It's been one year since police in Rochester, New York, were called to help Daniel Prude as he was experiencing what his family called a mental health crisis. The officers' actions, however, ultimately led to his death, according to a medical examiner — and on Tuesday, what activists are calling "Daniel's Day," dozens in the city where the fatal encounter occurred are continuing their calls for justice.
Familiar cries of "no justice, no peace," echoed throughout the day's marches and rallies as people pleaded for the police involved in Prude's death to be held accountable.
Prude was a 41-year-old Black man from Chicago who was visiting his family in Rochester at the time of his death. His family had called the police on the night of March 23, 2020 to help Prude in the midst of a mental health crisis.
of the incident shows Prude being handcuffed as he was lying naked on a snowy street. Prude starts yelling at the officers and, after managing to sit up, the officers could be seen fitting him with a "spit hood," a barrier intended to protect police from body fluids. Prude continues yelling at the officers, who then pull him back to the ground. One of the officers then pushed Prude's head into the road and held it down for three minutes.
Prude was unresponsive when medical personnel arrived. An officer said he was vomiting "just straight water," while another pointed out that Prude's chest was no longer moving. Paramedics performed CPR, and Prude was put onto a gurney and taken to the hospital. He was eventually declared brain dead and a week later he was taken off life support. A medical examiner said he died from "complications of asphyxia in the setting of physical restraint."
Last month, a grand jury decided that none of the officers involved should be charged.
Joe Prude, Daniel Prude's brother, helped rally people for Tuesday's demonstrations, saying in a video message that the day should be a time of "no school, no work." According to CBS affiliate WROC, the demonstrations started with a rally at 8 a.m. From there, dozens marched through downtown Rochester.
By 11 a.m., the activists stopped at a local Wegmans grocery store, where video shows them writing messages on the parking lot concrete with chalk. While some of the messages were directed at police, many of them echoed the calls for justice that have been prominent over the past year, saying "Black lives matter," "Say their names," and "justice for Daniel Prude."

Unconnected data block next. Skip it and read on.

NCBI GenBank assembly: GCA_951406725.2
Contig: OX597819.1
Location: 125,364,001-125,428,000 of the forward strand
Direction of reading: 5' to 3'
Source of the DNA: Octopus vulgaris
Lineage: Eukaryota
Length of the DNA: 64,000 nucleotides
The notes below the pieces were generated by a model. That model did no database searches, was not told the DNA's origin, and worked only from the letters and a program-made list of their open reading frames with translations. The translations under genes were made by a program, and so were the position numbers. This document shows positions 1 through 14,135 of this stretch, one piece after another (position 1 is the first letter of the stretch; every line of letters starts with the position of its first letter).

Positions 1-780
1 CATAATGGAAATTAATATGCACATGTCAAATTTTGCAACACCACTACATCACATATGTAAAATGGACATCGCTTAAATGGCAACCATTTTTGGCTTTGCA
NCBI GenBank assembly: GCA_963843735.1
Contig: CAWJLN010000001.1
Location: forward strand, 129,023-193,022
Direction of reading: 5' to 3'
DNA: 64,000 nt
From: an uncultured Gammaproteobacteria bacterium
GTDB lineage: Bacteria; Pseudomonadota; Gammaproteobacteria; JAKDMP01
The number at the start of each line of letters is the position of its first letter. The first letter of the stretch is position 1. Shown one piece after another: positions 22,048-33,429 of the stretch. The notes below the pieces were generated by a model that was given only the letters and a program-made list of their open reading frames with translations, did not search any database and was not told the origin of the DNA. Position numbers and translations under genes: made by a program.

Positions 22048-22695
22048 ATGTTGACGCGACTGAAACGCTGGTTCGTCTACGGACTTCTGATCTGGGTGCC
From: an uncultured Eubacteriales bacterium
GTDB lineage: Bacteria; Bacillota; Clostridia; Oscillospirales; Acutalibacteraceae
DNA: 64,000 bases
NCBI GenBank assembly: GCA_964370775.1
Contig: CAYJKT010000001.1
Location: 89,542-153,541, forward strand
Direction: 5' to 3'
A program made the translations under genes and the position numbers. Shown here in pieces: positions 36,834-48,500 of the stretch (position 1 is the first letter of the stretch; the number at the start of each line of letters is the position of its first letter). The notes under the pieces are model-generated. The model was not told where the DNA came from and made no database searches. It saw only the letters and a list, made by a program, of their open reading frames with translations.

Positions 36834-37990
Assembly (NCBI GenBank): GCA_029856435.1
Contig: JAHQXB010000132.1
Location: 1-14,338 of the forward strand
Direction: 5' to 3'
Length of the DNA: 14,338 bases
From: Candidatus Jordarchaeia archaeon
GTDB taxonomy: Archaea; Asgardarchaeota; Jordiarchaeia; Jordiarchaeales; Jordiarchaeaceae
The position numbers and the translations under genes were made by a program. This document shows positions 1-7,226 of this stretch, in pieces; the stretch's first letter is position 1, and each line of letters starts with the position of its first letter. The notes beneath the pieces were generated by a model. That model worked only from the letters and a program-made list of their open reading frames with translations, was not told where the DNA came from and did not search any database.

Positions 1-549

WROC reporter Atyia Collins tweeted that the demonstrators gathered at the location because "uniformed RPD officers are used as security in the stores" and that the activists wanted to "disrupt commerce."
"We want to make sure that when we're disrupting traffic, when we're advocating and raising our voices, we're not singing to the choir," Ashley Gantt, a Free the People ROC organizer, told WROC. "When we do it in our communities, we're singing to the choir because we are the people being brutalized — our people know — it's these folks in these communities that don't know."
Wegmans closed down the building, locking shoppers inside for a short period of time when demonstrators arrived. According to those on the scene, the shoppers were let out of the building through doors other than the main entrance. The location later announced it would close for the remainder of the day.
"Our East Ave. store in Rochester, NY is currently closed due to protest activity taking place outside of the store," Wegmans tweeted around noon on Tuesday. "At this time, no customers remain in the store, and the doors will remain closed. Our number one priority is the safety of our employees and customers."
By 4:30, the demonstrators left to hold a celebration of life for Prude at another location.
The demonstrations in Rochester recently found renewed energy following the death of 29-year-old Tyshon Jones, who was fatally shot by Rochester police on March 10. Jones' family has said that Jones was suffering from a mental health crisis after recent deaths in the family. Police said Jones was holding a knife and had made threatening statements during the incident.
Victoria Albert contributed reporting.